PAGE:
Reply to Chaudhari
18 December 2019 (online)
We would like to thank Chaudhari et al. for their interest in our paper  and for taking the time to express their concerns.
Acute gastrointestinal bleeding occurred in only four patients, therefore, yielding a hemostasis rate of 100 %. To evaluate the efficiency of hemostasis, more patients with acute gastrointestinal bleeding are needed.
For patients without large gastrorenal shunts, the possibility of ectopic embolization is small, hence direct endoscopic cyanoacrylate injection can be performed. For patients with large gastrorenal shunts, however, lethal ectopic embolization may occur and clips were therefore used to restrict the blood flow and reduce the incidence of ectopic embolization.
Eradication was defined as no varices within the stomach on contrast-enhanced computed tomography (CT). Varices and large folds of mucous membrane are sometimes difficult to distinguish with endoscopy. We used contrast-enhanced CT for reference; CT has shown high accuracy for the diagnosis of varices in liver cirrhosis  . For all patients, repeat endoscopic injection was required unless there were no macroscopic gastric varices.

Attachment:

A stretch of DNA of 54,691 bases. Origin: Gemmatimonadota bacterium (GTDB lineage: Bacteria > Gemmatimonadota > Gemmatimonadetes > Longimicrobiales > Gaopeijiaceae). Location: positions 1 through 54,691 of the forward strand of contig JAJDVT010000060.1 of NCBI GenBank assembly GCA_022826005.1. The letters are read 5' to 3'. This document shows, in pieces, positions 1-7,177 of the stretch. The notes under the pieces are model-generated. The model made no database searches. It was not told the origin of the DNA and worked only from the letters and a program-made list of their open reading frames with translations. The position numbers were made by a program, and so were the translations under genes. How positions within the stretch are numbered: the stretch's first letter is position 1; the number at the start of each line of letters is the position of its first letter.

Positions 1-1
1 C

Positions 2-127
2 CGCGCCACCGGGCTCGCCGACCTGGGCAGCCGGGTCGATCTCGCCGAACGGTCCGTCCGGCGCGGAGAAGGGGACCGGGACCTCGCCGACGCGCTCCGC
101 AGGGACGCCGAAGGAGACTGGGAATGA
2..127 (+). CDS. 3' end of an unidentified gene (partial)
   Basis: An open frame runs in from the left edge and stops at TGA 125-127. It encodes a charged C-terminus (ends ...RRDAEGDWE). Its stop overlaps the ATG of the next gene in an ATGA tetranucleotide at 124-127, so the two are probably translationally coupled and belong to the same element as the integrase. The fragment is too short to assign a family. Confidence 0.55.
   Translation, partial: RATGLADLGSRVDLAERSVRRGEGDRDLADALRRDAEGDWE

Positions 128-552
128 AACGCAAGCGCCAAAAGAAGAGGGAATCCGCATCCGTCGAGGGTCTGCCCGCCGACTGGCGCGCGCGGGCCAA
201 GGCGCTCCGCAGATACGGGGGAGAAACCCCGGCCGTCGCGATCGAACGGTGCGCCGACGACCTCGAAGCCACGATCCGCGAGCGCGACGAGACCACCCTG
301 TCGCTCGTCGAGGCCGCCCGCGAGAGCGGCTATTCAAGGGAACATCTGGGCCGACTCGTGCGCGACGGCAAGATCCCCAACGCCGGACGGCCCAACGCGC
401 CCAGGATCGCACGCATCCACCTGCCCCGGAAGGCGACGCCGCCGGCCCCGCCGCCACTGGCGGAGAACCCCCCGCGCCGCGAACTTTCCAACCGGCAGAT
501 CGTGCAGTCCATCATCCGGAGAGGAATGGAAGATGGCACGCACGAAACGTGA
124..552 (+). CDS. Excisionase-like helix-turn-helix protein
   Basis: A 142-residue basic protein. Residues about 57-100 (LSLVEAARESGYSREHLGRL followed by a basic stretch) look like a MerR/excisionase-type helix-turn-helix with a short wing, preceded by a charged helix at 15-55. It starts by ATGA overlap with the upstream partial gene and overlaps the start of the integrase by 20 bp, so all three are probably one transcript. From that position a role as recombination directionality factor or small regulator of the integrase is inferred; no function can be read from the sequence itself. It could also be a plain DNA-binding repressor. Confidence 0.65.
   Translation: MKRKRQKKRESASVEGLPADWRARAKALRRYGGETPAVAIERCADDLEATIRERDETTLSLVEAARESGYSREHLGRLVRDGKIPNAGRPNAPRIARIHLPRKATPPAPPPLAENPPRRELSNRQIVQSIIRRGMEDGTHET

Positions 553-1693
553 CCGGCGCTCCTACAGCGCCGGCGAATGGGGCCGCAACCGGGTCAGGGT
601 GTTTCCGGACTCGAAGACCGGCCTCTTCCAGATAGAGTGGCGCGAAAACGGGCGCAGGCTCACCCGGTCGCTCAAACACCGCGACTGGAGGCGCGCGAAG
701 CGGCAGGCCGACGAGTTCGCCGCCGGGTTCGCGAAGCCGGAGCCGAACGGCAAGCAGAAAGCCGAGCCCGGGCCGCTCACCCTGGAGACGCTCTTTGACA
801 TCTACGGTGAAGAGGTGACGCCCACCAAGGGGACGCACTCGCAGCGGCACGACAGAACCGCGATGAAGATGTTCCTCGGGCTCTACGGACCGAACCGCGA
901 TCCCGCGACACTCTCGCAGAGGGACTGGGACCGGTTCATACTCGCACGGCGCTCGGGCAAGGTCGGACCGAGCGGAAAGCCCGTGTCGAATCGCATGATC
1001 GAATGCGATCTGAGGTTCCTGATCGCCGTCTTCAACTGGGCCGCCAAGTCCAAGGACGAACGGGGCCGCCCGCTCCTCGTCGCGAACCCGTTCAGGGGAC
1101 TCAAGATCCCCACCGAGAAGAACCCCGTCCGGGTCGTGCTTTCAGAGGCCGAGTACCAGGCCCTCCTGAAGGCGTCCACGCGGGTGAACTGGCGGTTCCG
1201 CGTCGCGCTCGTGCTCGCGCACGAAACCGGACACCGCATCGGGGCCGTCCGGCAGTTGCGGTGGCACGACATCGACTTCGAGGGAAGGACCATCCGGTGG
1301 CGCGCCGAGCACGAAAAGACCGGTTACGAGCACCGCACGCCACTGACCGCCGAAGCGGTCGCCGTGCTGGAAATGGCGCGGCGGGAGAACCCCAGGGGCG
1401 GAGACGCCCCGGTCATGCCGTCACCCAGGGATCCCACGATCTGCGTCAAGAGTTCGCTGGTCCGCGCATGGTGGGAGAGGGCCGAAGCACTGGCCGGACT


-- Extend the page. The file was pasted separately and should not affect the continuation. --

We have no statistical data for factors predictive of reintervention. However, from our own experience, reintervention is usually needed in patients with more tributaries; further study is warranted.
The gastrorenal shunt maintained reserve in the four cases of exacerbation of esophageal varices. The embolization was restricted to the gastric varices, and the gastrorenal shunt was not embolized during the procedure. Exacerbation of esophageal varices may be the result of increased portal hypertension.
Routine antibiotics were used after the procedure. One patient was diagnosed with bacteremia. The majority of patients with fever had mild symptoms and did not undergo blood culture.
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